HISTORY OF EVESHAM
The History of Evesham begins even before Roman Britain, with materials from archaeological sites dating back to the Bronze Age showing the existence of early settlements along the river. There are also records of settlements near the River Avon.
Evesham and the Vale were in the Kingdom of the Hwicce, which included Worcestershire and the part of Gloucestershire east of the Severn. For much of the early Middle Ages, the Hwicce were semi-independent, under the Kingdom of Mercia
. Within the loop of the Avon, the first impulse for settlement occurred
King Osric of the Hwicce
Late 7th Century
Evesham With its Abbey
With the building of the Abbey at this famous site, the town grew quickly, and became an important location in the kingdom of Mercia. It was at this time that Evesham gained its Market Charter, allowing it to hold an annual fair, which would continue for centuries. In the middle ages after the Norman conquest, from the Domesday Book we know that Evesham Abbey was significantly wealthy, with a rough estimated wealth of around £300’000 income from its lands in feudal taxes.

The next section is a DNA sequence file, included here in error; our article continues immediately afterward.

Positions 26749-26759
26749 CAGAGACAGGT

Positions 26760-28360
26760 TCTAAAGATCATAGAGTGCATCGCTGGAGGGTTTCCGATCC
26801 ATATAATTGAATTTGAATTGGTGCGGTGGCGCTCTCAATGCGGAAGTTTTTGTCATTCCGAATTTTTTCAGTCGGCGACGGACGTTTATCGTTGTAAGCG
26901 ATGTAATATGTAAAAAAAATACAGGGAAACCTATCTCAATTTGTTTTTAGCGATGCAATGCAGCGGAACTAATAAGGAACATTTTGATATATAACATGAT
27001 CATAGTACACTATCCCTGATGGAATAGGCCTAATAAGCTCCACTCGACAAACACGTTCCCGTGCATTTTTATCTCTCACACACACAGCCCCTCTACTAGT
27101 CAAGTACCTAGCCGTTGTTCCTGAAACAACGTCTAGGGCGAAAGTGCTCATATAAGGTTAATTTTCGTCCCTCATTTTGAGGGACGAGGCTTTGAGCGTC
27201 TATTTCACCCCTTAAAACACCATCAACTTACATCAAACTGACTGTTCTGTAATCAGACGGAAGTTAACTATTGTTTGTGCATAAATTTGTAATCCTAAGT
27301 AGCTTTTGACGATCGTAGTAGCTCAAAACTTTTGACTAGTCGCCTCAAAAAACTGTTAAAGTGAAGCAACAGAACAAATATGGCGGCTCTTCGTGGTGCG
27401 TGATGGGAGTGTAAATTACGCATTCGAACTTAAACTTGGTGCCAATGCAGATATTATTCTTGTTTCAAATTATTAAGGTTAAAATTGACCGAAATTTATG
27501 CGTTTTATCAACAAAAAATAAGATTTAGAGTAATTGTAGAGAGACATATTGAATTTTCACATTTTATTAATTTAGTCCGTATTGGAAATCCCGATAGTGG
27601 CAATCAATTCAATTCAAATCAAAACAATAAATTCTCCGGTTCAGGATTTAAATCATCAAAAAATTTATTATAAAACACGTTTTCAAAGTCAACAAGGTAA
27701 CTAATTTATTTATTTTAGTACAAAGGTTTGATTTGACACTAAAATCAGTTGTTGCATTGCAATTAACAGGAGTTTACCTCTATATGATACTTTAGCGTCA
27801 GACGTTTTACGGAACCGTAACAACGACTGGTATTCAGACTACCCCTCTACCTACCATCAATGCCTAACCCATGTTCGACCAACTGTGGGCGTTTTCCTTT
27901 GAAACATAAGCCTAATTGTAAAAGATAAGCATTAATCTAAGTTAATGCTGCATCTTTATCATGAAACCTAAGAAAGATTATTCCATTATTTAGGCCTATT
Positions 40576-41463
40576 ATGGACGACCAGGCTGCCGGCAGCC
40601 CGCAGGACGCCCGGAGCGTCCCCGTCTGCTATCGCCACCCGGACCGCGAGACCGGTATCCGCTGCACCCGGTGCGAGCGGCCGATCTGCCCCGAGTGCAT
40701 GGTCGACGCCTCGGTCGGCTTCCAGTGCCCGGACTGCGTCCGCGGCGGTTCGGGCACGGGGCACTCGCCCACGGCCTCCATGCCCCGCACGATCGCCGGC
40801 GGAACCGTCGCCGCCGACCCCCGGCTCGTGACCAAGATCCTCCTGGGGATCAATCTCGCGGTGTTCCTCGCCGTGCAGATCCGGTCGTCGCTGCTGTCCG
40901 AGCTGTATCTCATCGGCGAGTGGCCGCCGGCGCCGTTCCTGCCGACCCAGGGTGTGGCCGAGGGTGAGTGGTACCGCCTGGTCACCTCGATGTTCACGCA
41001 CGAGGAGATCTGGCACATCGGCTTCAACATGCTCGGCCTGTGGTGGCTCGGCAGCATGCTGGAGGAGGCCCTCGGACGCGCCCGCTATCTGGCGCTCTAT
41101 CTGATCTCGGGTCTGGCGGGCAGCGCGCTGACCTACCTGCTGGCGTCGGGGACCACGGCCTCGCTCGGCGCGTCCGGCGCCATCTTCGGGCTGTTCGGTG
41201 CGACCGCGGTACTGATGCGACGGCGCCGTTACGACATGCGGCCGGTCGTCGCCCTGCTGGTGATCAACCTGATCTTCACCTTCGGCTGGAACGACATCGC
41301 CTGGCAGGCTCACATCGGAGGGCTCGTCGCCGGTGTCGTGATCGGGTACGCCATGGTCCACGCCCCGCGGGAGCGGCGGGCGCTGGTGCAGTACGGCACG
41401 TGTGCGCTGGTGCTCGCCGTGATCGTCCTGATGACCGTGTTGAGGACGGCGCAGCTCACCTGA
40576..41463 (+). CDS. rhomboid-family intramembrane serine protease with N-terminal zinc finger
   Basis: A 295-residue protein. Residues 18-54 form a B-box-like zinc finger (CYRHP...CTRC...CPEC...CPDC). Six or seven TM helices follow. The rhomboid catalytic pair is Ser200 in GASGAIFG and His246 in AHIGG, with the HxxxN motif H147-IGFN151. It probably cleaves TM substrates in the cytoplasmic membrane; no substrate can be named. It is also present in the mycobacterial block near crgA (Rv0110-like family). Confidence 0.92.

The Abbey of Evesham went through its own trials and tribulations. Particularly during the Viking Age, the invading Danes and Vikings were known to strike as far south as Evesham. Eivor, on his way to Buckingham found the Abbey, and raided it in 874 AD, killing the small garrison, and seizing the wealth. Regardless, with the end of the Viking and Saxon ages, and the rise of the Norman kings, Evesham Abbey would see great prosperity over the next centuries.
The development of Evesham was greatly aided on a number of occasions by support from, firtly, the kings of Mercia and then the of England - in particular King John, and his brother King Richard.
The medieval bridge linking Evesham to Bengeworth was a major development, greatly enhancing the ferry at Hampton and the complex of bridge and fords at Littleton Abbey and town prospered up to the middle of the 16th century until, at its peak, the Abbey was one of the greatest and richest in England
During its life, the Abbey witnessed many significant visitors and events of which the most famous was
The Abbey would continue serving as an important building and institution in the community, until the dissolution of the monasteries under Henry VIII. Evesham was one of the last to be suppressed, in 1540. Most of the Abbey buildings were destroyed shortly after, although some remain, including
The History of Evesham Abbey was closely entwined within the History of Evesham up until this point, but no more.
The Civil War
Evesham featured significantly in the Civil Wars of the 17th Century. It had an important bridge over the Avon and controlled the main road from London and Oxford to Wales.